The Trump administration announces plans to lift the 25% tariff on steel and the 10% duty on aluminum imports imposed last year on Canada and Mexico. Both countries subsequently retaliated against a host of U.S. products.
“We thank the administration for ending a trade dispute that has placed enormous financial strain on American pork producers,” says David Herring, a pork producer from Lillington, N.C., and president of the National Pork Producers Council. “Mexico’s 20% retaliatory tariff on U.S. pork has cost our producers $12 per animal, or $1.5 billion on an annualized, industry-wide basis. Removing the metal tariffs restores zero-tariff trade to U.S. pork’s largest export market and allows NPPC to focus more resources on working toward ratification of the U.S.-Mexico-Canada Agreement, which preserves zero-tariff trade for U.S. pork in North America.”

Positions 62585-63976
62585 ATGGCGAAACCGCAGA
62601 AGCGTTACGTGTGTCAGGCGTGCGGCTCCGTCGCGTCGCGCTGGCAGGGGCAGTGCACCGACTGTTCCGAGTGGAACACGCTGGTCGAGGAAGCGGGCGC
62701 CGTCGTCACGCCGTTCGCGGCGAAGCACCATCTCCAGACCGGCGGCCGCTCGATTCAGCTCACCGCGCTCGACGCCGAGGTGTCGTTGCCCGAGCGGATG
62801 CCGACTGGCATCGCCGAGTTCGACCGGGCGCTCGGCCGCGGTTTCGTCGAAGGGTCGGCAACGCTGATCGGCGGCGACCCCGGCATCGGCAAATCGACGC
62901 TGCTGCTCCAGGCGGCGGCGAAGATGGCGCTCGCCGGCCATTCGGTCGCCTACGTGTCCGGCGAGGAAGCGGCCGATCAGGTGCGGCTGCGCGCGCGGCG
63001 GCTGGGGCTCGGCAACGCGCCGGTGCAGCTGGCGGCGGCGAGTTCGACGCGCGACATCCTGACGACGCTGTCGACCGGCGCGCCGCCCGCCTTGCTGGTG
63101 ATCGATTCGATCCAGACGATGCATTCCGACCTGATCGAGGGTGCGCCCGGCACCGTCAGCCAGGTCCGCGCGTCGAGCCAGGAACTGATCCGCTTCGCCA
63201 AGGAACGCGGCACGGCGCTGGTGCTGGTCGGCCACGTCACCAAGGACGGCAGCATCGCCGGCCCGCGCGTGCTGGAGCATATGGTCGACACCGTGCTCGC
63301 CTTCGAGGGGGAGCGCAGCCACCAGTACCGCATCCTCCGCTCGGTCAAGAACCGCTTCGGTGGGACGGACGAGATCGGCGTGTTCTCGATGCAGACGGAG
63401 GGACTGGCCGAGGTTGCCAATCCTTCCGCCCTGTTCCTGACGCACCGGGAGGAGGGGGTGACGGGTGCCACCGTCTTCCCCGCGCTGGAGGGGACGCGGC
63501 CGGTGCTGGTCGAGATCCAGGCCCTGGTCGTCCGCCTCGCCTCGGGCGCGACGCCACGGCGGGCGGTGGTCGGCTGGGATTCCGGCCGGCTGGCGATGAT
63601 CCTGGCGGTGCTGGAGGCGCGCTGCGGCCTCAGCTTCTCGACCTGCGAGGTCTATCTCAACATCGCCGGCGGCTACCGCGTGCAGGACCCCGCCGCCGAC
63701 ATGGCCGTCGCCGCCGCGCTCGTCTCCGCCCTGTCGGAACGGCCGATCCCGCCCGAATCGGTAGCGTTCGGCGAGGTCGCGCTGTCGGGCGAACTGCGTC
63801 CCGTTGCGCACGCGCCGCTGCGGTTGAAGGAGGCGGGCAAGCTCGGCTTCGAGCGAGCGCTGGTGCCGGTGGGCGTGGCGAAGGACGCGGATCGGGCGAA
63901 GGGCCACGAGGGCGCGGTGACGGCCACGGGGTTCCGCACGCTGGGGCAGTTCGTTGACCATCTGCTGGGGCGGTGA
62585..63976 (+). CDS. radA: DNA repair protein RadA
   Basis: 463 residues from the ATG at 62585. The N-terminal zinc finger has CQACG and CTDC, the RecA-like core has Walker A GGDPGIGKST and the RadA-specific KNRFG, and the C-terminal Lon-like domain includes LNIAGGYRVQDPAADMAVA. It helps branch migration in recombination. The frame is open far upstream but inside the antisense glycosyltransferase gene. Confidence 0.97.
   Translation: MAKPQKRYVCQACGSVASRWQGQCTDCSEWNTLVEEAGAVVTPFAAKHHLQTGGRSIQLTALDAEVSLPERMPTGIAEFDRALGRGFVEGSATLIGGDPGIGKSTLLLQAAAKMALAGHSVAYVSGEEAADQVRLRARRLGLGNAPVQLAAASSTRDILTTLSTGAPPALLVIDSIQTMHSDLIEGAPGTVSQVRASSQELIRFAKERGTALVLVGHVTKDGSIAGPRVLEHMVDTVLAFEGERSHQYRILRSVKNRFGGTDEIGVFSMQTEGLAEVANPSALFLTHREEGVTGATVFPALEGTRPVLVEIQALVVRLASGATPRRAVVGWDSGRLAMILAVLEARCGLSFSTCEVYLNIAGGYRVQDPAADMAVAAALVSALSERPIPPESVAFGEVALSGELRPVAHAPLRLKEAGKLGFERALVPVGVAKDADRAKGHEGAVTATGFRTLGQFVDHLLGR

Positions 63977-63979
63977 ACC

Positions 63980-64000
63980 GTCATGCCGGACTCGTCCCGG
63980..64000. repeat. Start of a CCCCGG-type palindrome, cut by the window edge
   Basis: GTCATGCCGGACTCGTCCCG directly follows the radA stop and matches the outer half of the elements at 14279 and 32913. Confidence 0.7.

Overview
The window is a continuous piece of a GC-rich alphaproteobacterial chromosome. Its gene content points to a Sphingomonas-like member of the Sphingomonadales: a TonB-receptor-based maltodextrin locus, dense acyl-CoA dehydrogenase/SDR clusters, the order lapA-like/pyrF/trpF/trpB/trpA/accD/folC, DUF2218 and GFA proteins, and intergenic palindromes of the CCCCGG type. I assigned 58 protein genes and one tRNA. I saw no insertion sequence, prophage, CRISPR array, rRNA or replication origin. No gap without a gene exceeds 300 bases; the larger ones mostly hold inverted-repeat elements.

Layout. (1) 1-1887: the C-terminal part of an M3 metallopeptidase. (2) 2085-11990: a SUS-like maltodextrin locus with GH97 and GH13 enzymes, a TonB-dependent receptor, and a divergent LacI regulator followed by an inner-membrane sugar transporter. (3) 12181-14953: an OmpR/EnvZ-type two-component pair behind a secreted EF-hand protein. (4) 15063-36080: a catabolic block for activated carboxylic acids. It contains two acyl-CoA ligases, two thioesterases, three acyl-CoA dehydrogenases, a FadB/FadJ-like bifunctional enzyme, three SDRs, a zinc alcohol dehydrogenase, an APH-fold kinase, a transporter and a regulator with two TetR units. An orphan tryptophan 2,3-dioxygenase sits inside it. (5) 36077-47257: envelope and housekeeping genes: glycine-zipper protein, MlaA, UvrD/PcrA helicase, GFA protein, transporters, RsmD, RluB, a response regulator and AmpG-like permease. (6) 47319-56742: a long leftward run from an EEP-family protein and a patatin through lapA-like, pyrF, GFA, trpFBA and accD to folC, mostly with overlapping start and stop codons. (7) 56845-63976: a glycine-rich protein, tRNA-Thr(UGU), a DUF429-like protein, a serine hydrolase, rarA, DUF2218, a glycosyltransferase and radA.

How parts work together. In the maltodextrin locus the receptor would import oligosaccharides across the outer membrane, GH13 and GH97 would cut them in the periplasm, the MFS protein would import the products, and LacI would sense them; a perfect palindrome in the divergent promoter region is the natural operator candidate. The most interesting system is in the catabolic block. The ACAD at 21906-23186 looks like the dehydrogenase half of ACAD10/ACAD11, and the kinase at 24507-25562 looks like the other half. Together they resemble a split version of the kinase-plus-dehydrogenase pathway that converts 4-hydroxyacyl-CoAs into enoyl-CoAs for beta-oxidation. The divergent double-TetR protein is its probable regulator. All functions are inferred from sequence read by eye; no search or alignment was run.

Last year, Canada and Mexico took over 40% of the pork that was exported from the United States. NPPC has designated USMCA ratification as a “key vote” and will closely monitor support of the agreement among members of Congress. U.S. pork exports to Mexico and Canada support 16,000 U.S. jobs.
“We are also hopeful that the end of this dispute allows more focus on the quick completion of a trade deal with Japan,” Herring adds. “U.S. pork is losing market in its largest value market to international competitors that have recently implemented new trade agreements with Japan.”
According to Dermot Hayes, an economist at Iowa State University, U.S. pork will see exports to Japan grow from $1.6 billion in 2018 to more than $2.2 billion over the next 15 years if the United States quickly gains access on par with international competitors. Hayes reports that U.S. pork shipments to Japan will drop to $349 million if a trade deal on these terms is not quickly reached with Japan.